In the run up to the state assembly elections in Karnataka 5 years ago, the incumbent Chief Minister Siddaramaiah, who had till a year prior to the last assembly election served as the leader of opposition in the state assembly, declared that the 2013 Karnataka Vidhan Sabha election were to be the last election of his career. Back then, Siddaramaiah was upset when the Congress High Command had denied a ticket to his close friend C M Ibrahim for the legislative council polls. He was so miffed with the party leadership that after quitting as leader of opposition in 2012, he had even refused to attend a youth program of Rahul Gandhi at Hubli. Rahul Gandhi and his party had been in power at the Centre for 8 years, although they were beleaguered by allegations of massive corruption and policy paralysis. Siddaramaiah was a state leader who joined the Congress party from the Janata dal Secular (JDS) in 2006 and had resigned as the leader of opposition in Karnataka.
When the Congress won the Karnataka Vidhan Sabha election in 2013, Siddaramaiah was chosen as the Chief Minister of Karnataka after the Congress party adopted secret balloting to select the new Chief Minister.
Even then Siddaramaiah was one of the many Chief Ministers of Congress-ruled states with the party itself ruling at the Centre. Cut to 2018, the Congress party is in a floundering position with a dubious stand on issues of national interest, shown the door by the people in 2014, shrinking support among the people and hardly any Chief Ministers (Capt. Amarinder Singh who won Punjab in 2017 on his own, being the only exception) in big states of the country. Today, Siddaramaiah is the only important Congress Chief Minister of a major state in the country.
It is considering this changed scenario now that the Congress party declared in the summer of 2017 that Siddaramaiah would lead the party in the 2018 Karnataka Vidhan Sabha election. Today, when the Congress party under Sonia Gandhi and Rahul Gandhi, has consistently lost power in important states is looking at bleak political prospects in other state elections in the future, Siddaramaiah has emerged stronger within his party. It is largely for this reason and to curb factions led by powerful Congress leaders of the state such as G Parameshwara, D K Shivakumar, K H Muniyappa, S R Patil and the present Leader of Opposition in the Lok Sabha Mallikarjun Kharge that the Congress leadership decided not to upset the apple-cart. This decision also ensured that the infighting within the party would be curbed ahead of the crucial election in April-May this year.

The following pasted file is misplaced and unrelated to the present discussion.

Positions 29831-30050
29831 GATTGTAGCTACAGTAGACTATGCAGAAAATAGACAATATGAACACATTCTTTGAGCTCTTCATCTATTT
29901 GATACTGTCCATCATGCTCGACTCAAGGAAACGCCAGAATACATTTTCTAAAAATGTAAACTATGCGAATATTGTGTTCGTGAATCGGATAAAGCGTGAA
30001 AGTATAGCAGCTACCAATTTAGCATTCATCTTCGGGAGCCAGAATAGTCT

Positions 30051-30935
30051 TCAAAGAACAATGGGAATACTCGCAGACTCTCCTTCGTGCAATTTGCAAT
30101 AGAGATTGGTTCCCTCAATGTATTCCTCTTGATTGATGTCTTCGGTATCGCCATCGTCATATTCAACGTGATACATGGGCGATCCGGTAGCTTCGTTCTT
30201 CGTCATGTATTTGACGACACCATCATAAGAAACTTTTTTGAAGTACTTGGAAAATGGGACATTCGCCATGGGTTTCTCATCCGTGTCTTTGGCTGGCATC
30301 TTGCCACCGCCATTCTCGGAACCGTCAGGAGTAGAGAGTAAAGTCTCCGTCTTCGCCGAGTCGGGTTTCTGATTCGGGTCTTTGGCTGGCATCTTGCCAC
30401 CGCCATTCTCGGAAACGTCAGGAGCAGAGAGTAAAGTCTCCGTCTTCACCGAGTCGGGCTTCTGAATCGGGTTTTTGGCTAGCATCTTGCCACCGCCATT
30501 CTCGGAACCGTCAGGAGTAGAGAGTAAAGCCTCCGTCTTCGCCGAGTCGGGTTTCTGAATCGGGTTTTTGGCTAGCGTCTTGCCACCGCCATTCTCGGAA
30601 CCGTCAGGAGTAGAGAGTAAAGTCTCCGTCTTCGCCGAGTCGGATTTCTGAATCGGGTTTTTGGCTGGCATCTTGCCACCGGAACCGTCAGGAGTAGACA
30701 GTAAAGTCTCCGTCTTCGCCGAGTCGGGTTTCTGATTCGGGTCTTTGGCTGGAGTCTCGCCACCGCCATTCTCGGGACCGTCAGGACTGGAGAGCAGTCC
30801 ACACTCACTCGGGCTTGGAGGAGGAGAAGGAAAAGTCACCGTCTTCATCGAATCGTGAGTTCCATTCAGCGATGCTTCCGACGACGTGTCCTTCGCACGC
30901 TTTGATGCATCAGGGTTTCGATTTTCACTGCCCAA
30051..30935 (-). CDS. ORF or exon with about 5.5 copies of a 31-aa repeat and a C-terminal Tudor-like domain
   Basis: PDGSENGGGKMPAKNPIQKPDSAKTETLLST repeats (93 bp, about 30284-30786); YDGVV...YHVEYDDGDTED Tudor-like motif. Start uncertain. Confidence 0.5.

Even though steps intended to ensure damage control in the state unit have been taken by the Congress leadership, not all appears hunky dory. Ahead of the state election, the main challenger to the Congress in the state, the Bhartiya Janata Party (BJP) has also declared former Chief Minister B S Yeddyurappa as its Chief Ministerial candidate. Yeddyurappa, the current Lok Sabha member from Shimoga belongs to the influential Lingayat community of the state, which is expected to back the BJP in the upcoming state election. The BJP leader also launched a Yatra known as Nava Karnataka Nirmana Parivartan Yatra in November 2017 against the Siddaramaiah Government and targeting it on the issue of rampant corruption.
Meanwhile, there are also reports that Mr. Siddaramaiah who presently represents Varuna constituency in Mysore district of the state could be looking at shifting his constituency. There are also reports that top Congress leaders and ministers may lose the upcoming election. Senior Congress leaders were quoted by the Bangalore-based website thenewsminute.com as suggesting that Minister D K Shivakumar, another contender for the post of Chief Minister, would be easily defeated if he contested from any other constituency than his own.
Perhaps, the shaky position of the Chief Minister in his own constituency, buttressed by the report of the state intelligence department and the apprehension of sabotage by his rivals within the state unit of the Congress party could have prompted Siddaramaiah to think of shifting his constituency ahead of the election.
Last year in March, Chief Minister Siddaramaiah had launched an internet-based platform called Pratibimba, meaning reflection, to showcase the state Government’s achievements to the citizens. By all likelihoods, Siddaramaiah’s declaration in 2013 that it would be the last election might well turn out to be an accurate forecast for his political career 5 years later in 2018 when the voters are likely to show him the reflection of the relatively poor performance of his state government on the issues of corruption, law and order, stirring up issues of dividing the society (such as referring the issue of separate granting the status of a separate religion for the Lingayats), celebration of Tipu Jayanti, supporting consumption of beef.
The State Chief Minister thinking of changing his Constituency and looking to a more ‘comfortable’ seat are telltale signs of a party in disarray. While we may argue about Chief Minister Siddaramaiah’s skills as an administrator but there is no point denying that he is an astute politician, and it seems that he has seen the writing on the wall. 2018 is not going to bring any good news to Congress either.
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